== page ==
Biomass Energy — Rewriting the Advocacy Agenda: Part III

In parts one and two of this series on advocacy in the biomass industry, I discussed the need for key stakeholders to come together on policy issues and introduced a methodology, called Abigail’s Law, for assessing the current policy and program priorities.

The following is another example of how to apply Abigail’s Law, which requires a simple iterative process of questions and answers.

Q. What if the combined industry, along with other key stakeholders like forest owners, universities, foresters and rural economic development proponents, focused intensive attention on several states to broadcast the value proposition of biomass energy and pushed for RPS carve outs and specific use of biomass energy systems (heat, power and combined heat and power) in their CPP strategies?

A. When attempting to influence policymakers size matters. The larger and more diverse the interests supporting a technology the more likely the message is to resonate with decision makers. The currently balkanized nature of the biomass industry means that relatively small and disjointed voices are being raised. Solar has been successful in making the case for support of its technologies in part because it has wisely integrated industry and other stakeholder voices, e.g. resiliency professionals, utilities, labor unions, battery manufacturers, et. al., and focused them on high value targets. Among the highest value targets are state portfolio standards, feed-in tariffs and a state’s clean power plan.

Requiring that a certain amount of a state’s energy demands be met by a particular clean energy technology is a proven and effective market stimulus in that it creates a demand that must be met. The down-side of such an advocacy strategy is that it is labor and resource intensive. It is a down-side, however, able to be offset by widespread collaboration and scaling the strategy by focusing first on the states that are most likely targets of opportunity and then moving on to others. Scaling the strategy results in economies as successful experiences can be replicated using many of the same materials and much of the same organizing structure. It also provides an opportunity to learn from experience and to hone arguments. Most importantly targeting states makes the benefits and the beneficiaries more proximate to the decision makers offering the opportunity for more rapid results than is likely at the federal level. Again I refer to the New York experience in which Senator Schumer and ReEnergy have focused their efforts at obtaining short-term relief for the company on state decision makers–knowing full well that the odds of a federal solution are at best long.

Success at the state level will ultimately translate into success at the federal level, as a much stronger argument in support of biomass energy can be built upon proven state experiences—particularly when coupled with federal research, demonstration and deployment programs. Focusing on sweeping federal fiscal and definitional mandates prior to accomplishing the foundational work required by “investors” to make and prove the case for biomass energy is like starting the construction of a building at the second floor. It simply will not hold up. Federal investors, or in this case decision makers, are not ready to make the leap that a fiscal and definitional strategy asks of them. Although it may be argued by industry that the facts are in, those being asked to decide think otherwise. In politics, as in business, the customer is always right—even if they are not.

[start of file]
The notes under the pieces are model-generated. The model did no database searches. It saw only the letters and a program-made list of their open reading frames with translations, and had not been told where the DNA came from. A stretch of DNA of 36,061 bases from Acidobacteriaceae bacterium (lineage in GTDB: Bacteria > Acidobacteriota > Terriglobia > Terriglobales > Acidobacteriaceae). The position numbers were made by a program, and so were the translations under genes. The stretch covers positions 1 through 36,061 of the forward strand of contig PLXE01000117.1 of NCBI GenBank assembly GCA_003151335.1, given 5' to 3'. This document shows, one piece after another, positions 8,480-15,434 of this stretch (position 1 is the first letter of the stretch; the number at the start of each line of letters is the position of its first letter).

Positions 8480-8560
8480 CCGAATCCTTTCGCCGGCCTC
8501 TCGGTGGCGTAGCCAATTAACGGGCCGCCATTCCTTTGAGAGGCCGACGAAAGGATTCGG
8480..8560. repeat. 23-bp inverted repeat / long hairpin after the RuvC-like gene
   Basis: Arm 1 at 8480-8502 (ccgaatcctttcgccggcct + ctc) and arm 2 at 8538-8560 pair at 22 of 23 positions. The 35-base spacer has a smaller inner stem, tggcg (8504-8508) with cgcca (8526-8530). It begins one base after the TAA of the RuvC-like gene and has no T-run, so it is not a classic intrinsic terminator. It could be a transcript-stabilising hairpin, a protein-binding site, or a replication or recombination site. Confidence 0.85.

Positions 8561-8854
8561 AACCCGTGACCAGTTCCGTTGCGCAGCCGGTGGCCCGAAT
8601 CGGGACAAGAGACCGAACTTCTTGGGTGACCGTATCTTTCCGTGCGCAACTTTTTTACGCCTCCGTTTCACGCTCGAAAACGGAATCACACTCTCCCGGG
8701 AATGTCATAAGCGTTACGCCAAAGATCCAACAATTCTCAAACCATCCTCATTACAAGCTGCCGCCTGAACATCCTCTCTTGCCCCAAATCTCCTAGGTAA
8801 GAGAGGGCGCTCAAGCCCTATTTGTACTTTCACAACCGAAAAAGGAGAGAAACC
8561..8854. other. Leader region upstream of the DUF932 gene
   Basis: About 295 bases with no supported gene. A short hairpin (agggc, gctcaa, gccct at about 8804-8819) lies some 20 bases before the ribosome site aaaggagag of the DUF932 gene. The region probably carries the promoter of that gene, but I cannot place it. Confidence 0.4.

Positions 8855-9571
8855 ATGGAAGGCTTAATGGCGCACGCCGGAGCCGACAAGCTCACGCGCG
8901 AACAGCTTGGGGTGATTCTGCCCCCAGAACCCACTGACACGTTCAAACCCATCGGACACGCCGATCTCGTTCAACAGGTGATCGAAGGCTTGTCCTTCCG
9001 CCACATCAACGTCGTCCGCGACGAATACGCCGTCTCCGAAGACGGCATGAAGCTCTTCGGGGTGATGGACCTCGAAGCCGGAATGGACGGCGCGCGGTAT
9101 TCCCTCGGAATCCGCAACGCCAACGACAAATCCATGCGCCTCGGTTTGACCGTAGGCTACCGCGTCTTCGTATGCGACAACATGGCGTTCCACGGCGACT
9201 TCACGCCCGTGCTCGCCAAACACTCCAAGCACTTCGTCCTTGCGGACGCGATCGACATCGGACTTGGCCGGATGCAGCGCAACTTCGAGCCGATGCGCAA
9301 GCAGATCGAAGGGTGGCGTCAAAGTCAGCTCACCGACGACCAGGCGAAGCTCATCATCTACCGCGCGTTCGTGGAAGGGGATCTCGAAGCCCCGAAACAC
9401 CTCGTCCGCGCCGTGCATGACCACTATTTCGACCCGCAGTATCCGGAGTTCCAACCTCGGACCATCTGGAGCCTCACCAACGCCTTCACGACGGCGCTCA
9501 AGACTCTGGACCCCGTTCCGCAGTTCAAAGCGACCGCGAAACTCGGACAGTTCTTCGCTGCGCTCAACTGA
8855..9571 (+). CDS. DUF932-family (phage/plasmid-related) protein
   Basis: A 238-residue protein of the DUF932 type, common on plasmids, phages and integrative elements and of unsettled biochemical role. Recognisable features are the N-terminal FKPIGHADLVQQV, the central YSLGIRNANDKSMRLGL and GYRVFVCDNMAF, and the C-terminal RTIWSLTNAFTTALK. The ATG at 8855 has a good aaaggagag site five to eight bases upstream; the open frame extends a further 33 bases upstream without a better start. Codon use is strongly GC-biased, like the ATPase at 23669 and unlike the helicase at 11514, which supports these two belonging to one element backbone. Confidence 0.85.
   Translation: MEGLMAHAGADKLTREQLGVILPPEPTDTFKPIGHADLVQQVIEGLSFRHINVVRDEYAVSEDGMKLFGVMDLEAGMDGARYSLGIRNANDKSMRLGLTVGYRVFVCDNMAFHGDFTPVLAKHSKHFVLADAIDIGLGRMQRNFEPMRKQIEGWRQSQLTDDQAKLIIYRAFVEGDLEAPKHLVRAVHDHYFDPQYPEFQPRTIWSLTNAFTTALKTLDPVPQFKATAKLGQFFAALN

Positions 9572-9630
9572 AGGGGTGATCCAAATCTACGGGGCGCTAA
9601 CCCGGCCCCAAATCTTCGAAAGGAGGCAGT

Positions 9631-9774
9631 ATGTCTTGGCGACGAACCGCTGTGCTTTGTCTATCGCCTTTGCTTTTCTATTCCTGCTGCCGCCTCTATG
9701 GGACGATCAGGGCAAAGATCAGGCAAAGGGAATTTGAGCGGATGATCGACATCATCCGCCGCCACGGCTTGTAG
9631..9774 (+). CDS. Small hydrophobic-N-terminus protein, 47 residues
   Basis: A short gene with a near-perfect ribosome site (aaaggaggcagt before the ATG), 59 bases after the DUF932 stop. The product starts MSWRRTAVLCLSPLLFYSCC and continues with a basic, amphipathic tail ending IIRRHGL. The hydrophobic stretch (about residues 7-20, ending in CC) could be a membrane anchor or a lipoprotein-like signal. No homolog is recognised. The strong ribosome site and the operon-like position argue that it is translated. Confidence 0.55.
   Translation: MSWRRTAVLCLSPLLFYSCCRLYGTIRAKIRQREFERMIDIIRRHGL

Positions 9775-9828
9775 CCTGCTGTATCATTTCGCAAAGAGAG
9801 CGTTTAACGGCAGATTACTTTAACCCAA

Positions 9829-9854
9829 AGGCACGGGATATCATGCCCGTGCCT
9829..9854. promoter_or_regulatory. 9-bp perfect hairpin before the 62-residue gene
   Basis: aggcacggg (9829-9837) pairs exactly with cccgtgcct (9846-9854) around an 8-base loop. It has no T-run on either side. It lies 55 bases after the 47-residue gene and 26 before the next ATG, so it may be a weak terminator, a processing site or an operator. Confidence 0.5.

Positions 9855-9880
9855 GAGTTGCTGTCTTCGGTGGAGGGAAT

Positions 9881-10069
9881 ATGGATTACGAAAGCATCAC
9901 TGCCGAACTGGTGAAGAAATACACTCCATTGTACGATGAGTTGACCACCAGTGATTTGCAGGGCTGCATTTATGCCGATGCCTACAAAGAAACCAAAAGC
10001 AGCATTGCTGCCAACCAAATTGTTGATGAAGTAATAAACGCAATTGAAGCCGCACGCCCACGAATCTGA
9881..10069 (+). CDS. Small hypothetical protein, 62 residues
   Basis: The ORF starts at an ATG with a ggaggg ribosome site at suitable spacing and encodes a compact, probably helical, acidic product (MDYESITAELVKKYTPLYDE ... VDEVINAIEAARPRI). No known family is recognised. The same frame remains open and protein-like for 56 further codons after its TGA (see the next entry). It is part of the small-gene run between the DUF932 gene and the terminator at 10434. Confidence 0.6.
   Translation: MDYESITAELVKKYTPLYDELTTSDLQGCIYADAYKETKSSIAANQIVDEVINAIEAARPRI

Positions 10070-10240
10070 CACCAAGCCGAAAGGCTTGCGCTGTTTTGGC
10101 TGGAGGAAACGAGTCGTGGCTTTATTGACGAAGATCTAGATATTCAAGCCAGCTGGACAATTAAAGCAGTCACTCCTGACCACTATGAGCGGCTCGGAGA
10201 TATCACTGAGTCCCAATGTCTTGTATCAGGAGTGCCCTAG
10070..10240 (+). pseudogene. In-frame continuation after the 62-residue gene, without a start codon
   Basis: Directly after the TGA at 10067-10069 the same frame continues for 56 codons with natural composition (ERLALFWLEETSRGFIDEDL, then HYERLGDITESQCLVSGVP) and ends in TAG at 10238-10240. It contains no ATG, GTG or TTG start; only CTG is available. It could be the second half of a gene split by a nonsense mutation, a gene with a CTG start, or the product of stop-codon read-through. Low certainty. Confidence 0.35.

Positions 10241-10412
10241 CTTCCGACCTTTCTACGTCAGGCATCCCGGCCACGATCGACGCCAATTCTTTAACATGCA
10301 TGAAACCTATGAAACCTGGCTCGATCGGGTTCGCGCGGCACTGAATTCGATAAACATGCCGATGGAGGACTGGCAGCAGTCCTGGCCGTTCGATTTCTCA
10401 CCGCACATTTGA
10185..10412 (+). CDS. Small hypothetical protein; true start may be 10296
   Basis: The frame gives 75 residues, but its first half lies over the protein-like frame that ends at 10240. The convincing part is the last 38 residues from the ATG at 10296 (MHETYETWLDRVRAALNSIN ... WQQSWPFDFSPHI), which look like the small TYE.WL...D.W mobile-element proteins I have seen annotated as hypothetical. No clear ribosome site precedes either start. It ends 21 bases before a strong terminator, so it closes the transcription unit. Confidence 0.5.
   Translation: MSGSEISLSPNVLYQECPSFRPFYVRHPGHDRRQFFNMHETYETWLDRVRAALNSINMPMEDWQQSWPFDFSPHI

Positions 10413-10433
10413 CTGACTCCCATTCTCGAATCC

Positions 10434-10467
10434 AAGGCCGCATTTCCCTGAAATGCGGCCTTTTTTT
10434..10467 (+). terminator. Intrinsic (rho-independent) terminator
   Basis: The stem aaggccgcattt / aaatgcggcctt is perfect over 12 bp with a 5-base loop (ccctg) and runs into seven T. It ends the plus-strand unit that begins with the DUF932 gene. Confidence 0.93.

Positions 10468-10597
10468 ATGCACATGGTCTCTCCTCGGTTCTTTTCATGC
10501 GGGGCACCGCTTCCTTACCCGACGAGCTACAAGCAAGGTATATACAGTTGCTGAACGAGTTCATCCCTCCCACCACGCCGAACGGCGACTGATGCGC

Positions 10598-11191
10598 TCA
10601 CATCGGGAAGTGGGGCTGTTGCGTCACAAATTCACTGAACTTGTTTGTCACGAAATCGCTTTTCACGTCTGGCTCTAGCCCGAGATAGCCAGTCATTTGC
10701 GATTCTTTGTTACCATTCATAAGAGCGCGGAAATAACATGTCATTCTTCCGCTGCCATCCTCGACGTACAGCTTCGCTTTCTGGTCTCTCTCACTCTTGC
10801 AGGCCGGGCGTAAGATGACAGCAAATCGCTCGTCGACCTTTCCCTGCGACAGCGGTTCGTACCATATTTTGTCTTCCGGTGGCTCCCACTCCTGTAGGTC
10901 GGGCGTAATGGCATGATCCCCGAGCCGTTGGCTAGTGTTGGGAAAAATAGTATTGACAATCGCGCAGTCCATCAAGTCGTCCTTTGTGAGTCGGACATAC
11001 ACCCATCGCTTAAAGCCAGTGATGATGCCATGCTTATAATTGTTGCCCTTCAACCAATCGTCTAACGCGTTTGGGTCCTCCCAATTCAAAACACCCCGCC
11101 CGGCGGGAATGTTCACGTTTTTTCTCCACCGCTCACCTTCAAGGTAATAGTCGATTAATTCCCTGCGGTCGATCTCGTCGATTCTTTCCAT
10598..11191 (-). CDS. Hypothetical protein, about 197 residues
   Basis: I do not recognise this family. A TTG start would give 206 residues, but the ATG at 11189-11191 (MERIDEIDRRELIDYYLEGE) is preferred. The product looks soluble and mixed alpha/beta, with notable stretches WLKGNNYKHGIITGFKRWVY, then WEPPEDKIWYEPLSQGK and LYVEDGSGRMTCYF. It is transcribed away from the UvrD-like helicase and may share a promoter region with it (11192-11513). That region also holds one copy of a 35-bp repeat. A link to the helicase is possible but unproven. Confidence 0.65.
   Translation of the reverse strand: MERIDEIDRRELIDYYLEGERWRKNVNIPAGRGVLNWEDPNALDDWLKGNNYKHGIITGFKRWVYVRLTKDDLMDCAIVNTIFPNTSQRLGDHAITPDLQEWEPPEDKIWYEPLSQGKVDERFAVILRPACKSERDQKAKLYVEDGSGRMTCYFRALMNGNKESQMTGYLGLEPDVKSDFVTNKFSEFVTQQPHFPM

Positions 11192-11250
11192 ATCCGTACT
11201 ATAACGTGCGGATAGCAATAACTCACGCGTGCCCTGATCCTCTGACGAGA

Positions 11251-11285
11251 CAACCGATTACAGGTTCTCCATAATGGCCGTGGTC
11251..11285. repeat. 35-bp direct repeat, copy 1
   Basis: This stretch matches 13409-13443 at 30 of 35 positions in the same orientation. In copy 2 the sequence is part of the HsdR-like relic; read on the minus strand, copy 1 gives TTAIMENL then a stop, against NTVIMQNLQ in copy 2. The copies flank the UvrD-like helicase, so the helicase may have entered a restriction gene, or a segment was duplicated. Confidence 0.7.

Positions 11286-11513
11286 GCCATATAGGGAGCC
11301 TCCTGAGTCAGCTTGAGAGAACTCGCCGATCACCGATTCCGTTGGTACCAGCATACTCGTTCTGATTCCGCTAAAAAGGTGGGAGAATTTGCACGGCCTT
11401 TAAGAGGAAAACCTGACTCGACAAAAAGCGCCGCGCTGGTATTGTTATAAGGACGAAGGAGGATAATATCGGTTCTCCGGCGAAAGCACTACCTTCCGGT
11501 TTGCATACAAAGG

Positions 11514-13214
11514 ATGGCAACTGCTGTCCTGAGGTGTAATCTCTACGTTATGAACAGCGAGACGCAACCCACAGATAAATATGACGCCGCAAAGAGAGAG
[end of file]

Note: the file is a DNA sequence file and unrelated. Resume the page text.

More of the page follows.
In my opinion the answer to “what if the biomass energy industry were to devise a collaborative agenda supporting the power, heat and combined heat and power sectors, targeting the research, demonstration and deployment programs of key federal departments and agencies and carving out provisions for biomass energy in state portfolio standards and clean power plans” is: the greater the likelihood of a strong and vibrant domestic market for its products and services.

I urge biomass energy industry leaders to come together to reassess and to revise their currently disparate and, in my opinion, poorly targeted advocacy agenda using Abigail’s Law. Doing so will, I am confident, turn the winter of despair into a spring of hope.

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Joel Stronberg, Esq., of The JBS Group is a veteran clean energy policy analyst with over 30 years’ experience, based in Washington, DC. He writes about energy and politics in his blog Civil Notion ( ). Joel recently returned to private practice after serving as the Executive Director of the Biomass Thermal Energy Council.  He has worked extensively in the clean energy fields for public and private sector clients at all levels of government and in Latin America. His specialties include: resiliency; distributed generation and storage; utility regulation; financing mechanisms; and, sustainable agriculture; and human behavior. He has recently taken on the duties of managing partner for LAC Solar Light, Inc. a B-type corporation working in the Americas. Joel can be contacted at .

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